The committee, to be chaired by local lawyer and Davidson Commissioner Jim Fuller, will include representatives of the local faith community, high school students, Davidson College officials, Charlotte Mecklenburg Schools representatives, and people from the Ada Jenkins Center, Mental Health Association, and other groups.
Friday’s meeting generated a variety of “action items,” from encouraging more town-wide discussions about suicide to training community members in suicide awareness and prevention to pushing for more training in schools.
At the schools, Mr. Strong suggested creating clearly marked “safe zones” in teachers’ or counselors’ offices, where students know they can go for help with homework – or to talk about self-destructive feelings.
Teens talking to teens is another response. Two Hough High students were at Friday’s meeting, saying they want to spread the word about the symptoms and signs of teen suicide, and to expand education among their peers about another problem: bullying.
Dr. Tom Gettelman, an administrator and counselor at Carolinas Healthcare System, told the students not to worry about what program they wind up with. “The big theme here is to make it OK to talk,” he said.
A representative from the Mental Health Association said it’s up to everyone to help prevent suicide, by following a three-step approach she called QPR – for question, persuade and refer. That’s an approach professionals and any of us can use when we’re confronted with someone contemplating suicide.
Leslie Pitt, a counselor at Davidson Counseling Associates, cautioned that even as we look for ways to help, we need to support those affect in the aftermath of a tragedy: “I think the first thing that needs to be expressed is compassion for the family that has lost a child. They need compassion and support from the community,” she said.
START WITH KIDS
Meanwhile, another community response already under way is educating kids before they hit the age when they’re less likely to talk.
At Bailey Middle School this week, counselors are working with students on education and prevention – two critical pieces of the puzzle. The week’s theme, counselor Karen Klemm says, is “Say What You Need to Say,” a line borrowed from songwriter John Mayer.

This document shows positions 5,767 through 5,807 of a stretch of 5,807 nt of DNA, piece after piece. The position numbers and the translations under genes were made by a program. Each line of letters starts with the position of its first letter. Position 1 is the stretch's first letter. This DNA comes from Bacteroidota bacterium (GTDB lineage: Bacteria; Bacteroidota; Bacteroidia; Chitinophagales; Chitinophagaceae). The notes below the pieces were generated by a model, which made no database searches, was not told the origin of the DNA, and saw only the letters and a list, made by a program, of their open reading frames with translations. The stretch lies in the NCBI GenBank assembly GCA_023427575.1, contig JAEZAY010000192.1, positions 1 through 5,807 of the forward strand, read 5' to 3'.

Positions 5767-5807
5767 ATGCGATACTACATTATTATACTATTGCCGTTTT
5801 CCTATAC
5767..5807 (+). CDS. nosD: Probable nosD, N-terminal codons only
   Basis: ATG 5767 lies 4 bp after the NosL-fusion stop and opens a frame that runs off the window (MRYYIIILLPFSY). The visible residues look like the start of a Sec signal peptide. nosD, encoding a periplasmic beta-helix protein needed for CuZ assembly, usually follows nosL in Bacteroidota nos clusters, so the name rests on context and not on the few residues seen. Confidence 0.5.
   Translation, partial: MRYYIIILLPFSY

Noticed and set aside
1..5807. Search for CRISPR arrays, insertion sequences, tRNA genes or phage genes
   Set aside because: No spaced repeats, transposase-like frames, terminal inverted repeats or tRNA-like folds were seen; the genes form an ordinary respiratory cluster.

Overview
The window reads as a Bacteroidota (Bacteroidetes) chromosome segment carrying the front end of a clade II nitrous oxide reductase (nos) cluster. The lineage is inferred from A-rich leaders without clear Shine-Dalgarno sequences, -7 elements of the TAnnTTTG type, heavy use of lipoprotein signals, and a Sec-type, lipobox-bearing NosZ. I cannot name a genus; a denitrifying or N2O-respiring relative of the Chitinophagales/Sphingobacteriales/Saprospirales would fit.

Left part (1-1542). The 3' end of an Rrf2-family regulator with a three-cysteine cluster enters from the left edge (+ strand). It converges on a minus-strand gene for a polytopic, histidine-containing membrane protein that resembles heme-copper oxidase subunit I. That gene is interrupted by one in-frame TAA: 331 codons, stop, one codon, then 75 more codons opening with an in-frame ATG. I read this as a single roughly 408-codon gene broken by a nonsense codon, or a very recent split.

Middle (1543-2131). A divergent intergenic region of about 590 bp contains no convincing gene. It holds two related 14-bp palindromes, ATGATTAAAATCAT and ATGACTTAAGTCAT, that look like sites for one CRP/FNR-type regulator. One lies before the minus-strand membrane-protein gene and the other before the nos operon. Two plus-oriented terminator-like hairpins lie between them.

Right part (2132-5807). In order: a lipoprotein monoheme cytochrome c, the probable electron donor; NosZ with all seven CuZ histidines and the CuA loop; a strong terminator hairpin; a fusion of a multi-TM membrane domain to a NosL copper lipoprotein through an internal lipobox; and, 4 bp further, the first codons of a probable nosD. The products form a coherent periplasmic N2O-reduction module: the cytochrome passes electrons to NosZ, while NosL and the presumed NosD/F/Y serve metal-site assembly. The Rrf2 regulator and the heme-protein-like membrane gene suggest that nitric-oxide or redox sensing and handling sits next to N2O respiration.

Ms. Klemm is working with several students to post signs and posters around school bearing the week’s message. “They’re all kids who have been touched by suicide in their lives,” she said.
Posters are aimed at raising awareness and include the phone number for the National Suicide hotline, 1-800-273-TALK …
In recent days, people have shared a variety of resources with us, including phone numbers and website addresses. Here are a few suggestions:
National Suicide Prevention Lifeline – 1-800-273-TALK (8255) (also http://www.suicidepreventionlifeline.org/ ) Connects you with trained counselors in your area.
It’s OK 2 Ask – http://itsok2ask.com/ – Youth Suicide Prevention site
National Suicide Prevention Week website, at AFSP.org
Bailey Middle School’s counselors also have posted information for parents on their website, http://baileycounseling.cmswiki.wikispaces.net/
WEB SEMINAR WEDNESDAY
In recognition of Suicide Prevention Week Sept. 9-15, the National Council for Community Behavioral Healthcare is holding a free webinar, “Stories from Survivors: A Primer on Suicide Prevention” on Wednesday, Sept. 12 , 2 to 3:30 pm EDT. Participants will hear firsthand stories from suicide survivors and family members, and to learn the signs, symptoms, and risk factors of suicide
Register free at gotomeeting.com
David Boraks is the founder and editor of DavidsonNews.net and CorneliusNews.net. Reach him at firstname.lastname@example.org.